through FDA approval, but once they do they
Nobody has any major issues with these types
of businesses because they have a plan for
profitability. Sure the drug may not be made,
equity risk of investing.
What does cause concern is companies that
have no plan for profitability. Famous examples
rollout of some revolutionary product, and
they have all the market share they could
possibly ask for so what gives? How is anybody
supposed to make money off this?
Well this is Uber co-founder Garret Camp’s
house which was reportedly purchased for 72.5
million dollars so obviously someone is making
money, and they are.
That’s because different rounds of funding
tend to attract different types of investors.
Let’s say two engineering friends develop
a new system for extracting oil more efficiently.
The first pot of cash a company has to get
started with normally comes from these founders.
They will use this money to develop a business
plan, a name for the business, some functional
technology demonstrations, and perhaps most
importantly a campaign to attract further
After this comes the Angel Investor. These
are investors that are normally ex entrepreneurs
themselves that will seek out good ideas that
need an infusion of cash.
This money will be given for a portion of
ownership in the company by selling shares
to that angel investor. This cash can then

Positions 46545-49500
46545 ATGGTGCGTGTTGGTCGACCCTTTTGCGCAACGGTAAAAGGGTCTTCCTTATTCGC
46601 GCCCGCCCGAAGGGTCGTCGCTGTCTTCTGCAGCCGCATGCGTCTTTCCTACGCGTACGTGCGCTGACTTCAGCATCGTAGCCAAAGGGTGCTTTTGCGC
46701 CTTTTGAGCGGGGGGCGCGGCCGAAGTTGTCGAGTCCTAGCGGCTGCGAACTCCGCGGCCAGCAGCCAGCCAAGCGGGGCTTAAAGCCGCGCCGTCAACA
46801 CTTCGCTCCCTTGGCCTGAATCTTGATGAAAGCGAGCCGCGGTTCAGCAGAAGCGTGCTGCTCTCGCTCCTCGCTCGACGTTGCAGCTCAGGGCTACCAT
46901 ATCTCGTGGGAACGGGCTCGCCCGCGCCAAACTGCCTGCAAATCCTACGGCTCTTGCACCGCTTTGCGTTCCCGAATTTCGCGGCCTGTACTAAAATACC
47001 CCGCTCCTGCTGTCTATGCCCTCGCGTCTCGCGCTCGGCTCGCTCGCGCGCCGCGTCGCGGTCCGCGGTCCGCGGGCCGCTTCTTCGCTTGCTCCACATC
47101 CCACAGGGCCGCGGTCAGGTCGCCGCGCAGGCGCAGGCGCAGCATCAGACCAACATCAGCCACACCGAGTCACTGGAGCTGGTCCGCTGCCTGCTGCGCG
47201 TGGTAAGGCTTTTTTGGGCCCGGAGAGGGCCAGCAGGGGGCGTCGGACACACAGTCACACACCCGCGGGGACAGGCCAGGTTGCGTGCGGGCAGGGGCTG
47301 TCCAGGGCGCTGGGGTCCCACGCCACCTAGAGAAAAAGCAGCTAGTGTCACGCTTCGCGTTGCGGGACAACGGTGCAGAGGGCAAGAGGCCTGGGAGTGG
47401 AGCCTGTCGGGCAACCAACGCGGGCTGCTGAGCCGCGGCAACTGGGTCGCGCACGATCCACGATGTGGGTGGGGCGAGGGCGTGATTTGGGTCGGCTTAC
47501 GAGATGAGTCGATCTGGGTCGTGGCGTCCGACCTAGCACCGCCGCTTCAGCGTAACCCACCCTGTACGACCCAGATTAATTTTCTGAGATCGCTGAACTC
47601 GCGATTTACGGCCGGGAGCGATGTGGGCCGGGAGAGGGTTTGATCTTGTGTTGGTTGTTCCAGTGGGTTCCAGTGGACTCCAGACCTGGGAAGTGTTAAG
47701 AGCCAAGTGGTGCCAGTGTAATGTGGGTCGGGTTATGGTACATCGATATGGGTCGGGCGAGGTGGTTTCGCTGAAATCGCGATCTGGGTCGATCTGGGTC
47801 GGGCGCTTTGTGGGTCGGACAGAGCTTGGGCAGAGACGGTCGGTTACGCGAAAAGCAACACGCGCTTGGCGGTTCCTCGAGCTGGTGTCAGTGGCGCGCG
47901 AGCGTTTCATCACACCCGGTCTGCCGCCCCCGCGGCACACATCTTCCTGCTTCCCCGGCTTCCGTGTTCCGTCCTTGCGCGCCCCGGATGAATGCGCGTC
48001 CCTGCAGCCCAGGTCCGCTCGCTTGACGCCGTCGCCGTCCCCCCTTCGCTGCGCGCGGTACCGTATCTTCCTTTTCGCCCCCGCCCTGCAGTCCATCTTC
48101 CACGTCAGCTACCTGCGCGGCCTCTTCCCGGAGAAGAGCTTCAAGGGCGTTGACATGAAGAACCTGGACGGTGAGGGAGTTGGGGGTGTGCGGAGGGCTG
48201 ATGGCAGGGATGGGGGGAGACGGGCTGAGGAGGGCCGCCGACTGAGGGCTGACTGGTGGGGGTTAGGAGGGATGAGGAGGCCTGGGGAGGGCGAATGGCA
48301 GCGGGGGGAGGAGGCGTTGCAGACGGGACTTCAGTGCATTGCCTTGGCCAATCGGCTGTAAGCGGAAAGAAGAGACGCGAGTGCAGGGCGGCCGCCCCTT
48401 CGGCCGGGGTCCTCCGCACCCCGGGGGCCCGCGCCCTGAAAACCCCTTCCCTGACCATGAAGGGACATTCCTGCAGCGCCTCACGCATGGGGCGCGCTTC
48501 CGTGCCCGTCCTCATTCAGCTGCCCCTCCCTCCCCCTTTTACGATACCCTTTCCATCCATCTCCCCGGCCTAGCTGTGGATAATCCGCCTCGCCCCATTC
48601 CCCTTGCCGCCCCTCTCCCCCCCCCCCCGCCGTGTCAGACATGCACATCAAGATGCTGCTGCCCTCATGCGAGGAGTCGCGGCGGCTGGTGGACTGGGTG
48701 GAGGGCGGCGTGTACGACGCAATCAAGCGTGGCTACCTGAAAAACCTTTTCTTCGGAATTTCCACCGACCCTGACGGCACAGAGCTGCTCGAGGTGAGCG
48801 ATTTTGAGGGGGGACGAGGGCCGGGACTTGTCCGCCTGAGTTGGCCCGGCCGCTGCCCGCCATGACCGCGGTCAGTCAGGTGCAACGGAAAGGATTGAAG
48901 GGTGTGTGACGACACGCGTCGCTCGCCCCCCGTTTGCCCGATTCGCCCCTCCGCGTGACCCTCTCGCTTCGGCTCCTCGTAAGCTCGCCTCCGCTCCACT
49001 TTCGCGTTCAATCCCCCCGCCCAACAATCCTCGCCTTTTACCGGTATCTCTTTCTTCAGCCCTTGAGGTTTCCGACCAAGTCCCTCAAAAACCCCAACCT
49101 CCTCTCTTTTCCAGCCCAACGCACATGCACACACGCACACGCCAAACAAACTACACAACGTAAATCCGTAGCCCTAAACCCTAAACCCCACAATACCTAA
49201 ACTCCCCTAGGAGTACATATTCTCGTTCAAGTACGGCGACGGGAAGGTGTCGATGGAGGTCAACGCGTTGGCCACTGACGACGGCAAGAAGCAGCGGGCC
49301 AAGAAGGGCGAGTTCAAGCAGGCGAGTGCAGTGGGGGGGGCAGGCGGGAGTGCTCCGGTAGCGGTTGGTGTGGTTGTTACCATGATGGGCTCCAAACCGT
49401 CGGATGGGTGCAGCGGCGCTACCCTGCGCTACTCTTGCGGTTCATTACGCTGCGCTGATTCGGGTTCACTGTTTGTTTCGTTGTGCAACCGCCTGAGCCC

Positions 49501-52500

be utilized to do the same thing on a larger
scale. Maybe now an actual product is rolled
This market test is very unlikely to make
that much money but it will show slightly
more conservative investors that this is possible.
Which is where the big guns will come out.
At this point the founders can look to raise
the next round of funding with other companies
in the industry and Venture Capital firms
(which are basically investment vehicles for
the company and that cash will not go towards
business operations but will instead go into
their own personal bank accounts.
Normally this is encouraged for 2 reasons.
company without diluting the ownership as
much. And two: it’s kind of important for
the founders of a now potentially billion
dollar company to look successful.
More investors will need to be attracted in
the future and if the founders are still living
at home with their parents it doesn’t send
a great sign to the less sophisticated public.
Now this company may repeat this whole process
many many times over, and while doing so that
angel investor will probably cash out their
shares as well, this is money that they can
use on the next company all over again.
Eventually, though these rounds are all shooting
for the holy grail of business funding, an
initial public offering where the business
will be listed on a public stock exchange
are regular mere mortal investors will have
historically, companies have been profitable
when they are listed to the public. In 2019
only one-quarter of American IPO’s were
for companies that ever turned a profit.
None the less, IPO’s of non-profitable companies
have become more palatable to regular investors
because they have seen the monumental success
of companies like amazon which famously did
Outside of being palatable, they are kind
Public offerings are where these venture capital
firms will cash out their shares take their
profits and get ready to do the whole thing
all over again with a new company.
But hold up…
Investors getting rich by attracting more
investors who only make money by attracting
more investors… you might be thinking hand
on, isn’t that a ponzi scheme?
Technically the funds given to these businesses
are being used to develop and grow the operations